The man in this old illustration was an alchemist. Alchemists, who lived during the Middle Ages, were people who strived to turn lead into gold. They tried all sorts of chemical reactions involving lead, but they were never able to produce gold. Today, scientists know that one element cannot be changed into another by chemical processes. However, there is a way that some elements can change into others. You’ll find out what it is when you read this article.
Elements and Protons
For an atom of one element to change into a different element, the number of protons in its nucleus must change. That’s because each element has a unique number of protons. For example, lead atoms always have 82 protons, and gold atoms always have 79 protons.
Q: So how can one element change into another?
A: The starting element must be radioactive, and its nuclei must gain or lose protons.
Radioactivity is the ability of an atom to emit, or give off, charged particles and energy from its nucleus. The charged particles and energy are called by the general term radiation. Only unstable nuclei emit radiation. They are unstable because they have too much energy, too many protons, or an unstable ratio of protons to neutrons. For example, all elements with more than 83 protons—such as uranium, radium, and polonium—have unstable nuclei. They are called radioactive elements. The nuclei of these elements must lose protons to become more stable. When they do, they become different elements.
How Radioactivity Was Discovered
Radioactivity was discovered in 1896 by a French physicist named Antoine Henri Becquerel, who is pictured below. Becquerel was experimenting with uranium, which was known to glow after being exposed to sunlight. Becquerel wanted to see if the glow was caused by rays of energy, like rays of light or X-rays. He placed a bit of uranium on a photographic plate after exposing the uranium to sunlight. The plate was similar to the film that is used today to take X-rays, and Becquerel expected the uranium to leave an image on the plate. The next day, there was an image on the plate, just as Becquerel expected. This meant that uranium gives off rays after being exposed to sunlight.
Becquerel was a good scientist, so he wanted to repeat his experiment to confirm his results. He placed more uranium on another photographic plate. However, the day had turned cloudy, so he tucked the plate and uranium in a drawer to try again another day. He wasn’t expecting the uranium to leave an image on the plate without first being exposed to sunlight. To his surprise, there was an image on the plate in the drawer the next day. Becquerel had discovered that uranium gives off rays of energy on its own. He had discovered radioactivity, for which he received a Nobel prize. To learn more about the importance of Becquerel’s research, go to this URL: http://nobelprize.org/nobel_prizes/physics/laureates/1903/becquerel-bio.html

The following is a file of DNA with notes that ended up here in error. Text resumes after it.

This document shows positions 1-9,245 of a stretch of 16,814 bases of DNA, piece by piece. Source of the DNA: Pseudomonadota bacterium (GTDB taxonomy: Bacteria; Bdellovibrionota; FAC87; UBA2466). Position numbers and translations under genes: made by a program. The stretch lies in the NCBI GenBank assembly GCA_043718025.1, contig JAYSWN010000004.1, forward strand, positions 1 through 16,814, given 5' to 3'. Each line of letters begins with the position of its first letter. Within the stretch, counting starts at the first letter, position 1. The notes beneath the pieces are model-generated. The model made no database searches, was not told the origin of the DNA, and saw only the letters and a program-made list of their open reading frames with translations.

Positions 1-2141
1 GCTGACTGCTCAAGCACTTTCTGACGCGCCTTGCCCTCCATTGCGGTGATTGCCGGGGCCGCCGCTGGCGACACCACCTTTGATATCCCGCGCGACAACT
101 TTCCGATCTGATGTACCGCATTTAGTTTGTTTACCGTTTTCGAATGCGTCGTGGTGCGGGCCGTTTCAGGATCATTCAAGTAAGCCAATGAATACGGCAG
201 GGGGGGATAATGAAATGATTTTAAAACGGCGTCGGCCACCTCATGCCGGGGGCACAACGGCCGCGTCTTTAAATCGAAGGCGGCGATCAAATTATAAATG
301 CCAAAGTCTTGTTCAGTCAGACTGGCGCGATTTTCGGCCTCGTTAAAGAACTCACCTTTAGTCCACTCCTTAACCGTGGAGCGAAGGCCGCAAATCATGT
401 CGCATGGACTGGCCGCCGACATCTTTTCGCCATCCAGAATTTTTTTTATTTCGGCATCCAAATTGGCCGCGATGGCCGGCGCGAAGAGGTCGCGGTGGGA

Another scientist, who worked with Becquerel, actually came up with the term radioactivity. The other scientist was the French chemist Marie Curie. She went on to discover the radioactive elements polonium and radium. She won two Nobel Prizes for her discoveries. You can learn more about Marie Curie at this URL: http://nobelprize.org/nobel_prizes/physics/laureates/1903/marie-curie-bio.html
- Radioactivity is the ability of an atom to emit charged particles and energy from its nucleus. The charged particles and energy are called by the general term radiation.
- Radioactivity was discovered in 1896 by Antoine Henri Becquerel when he found that uranium leaves an image like an X-ray on a photographic plate. Besides uranium, radioactive elements include radium and polonium, both of which were discovered by Marie Curie.
radiation: Energy emitted by the nucleus of a radioisotope or an accelerating particle; transfer of energy by electromagnetic waves that can travel across space as well as through matter.
radioactivity: Ability of an atom to emit charged particles and energy from the nucleus.
Watch the video about radioactivity at the following URL, and then answer the questions below. http://www.youtube.com/watch?v=q1pMDMXLSBI
- If a nucleus is unstable, it eventually breaks apart. This process is called __________.
- The element polonium has 84 protons. What can you infer about polonium, based on this information?
- One type of radioactivity is alpha emission. What is an alpha particle? What happens to an alpha particle after it is emitted from an unstable nucleus?
- Why is the element called uranium-238 radioactive? What products form when its nuclei break apart?
- What is radioactivity?
- Define radiation.
- Identify some radioactive elements.
- Explain how radioactivity was discovered.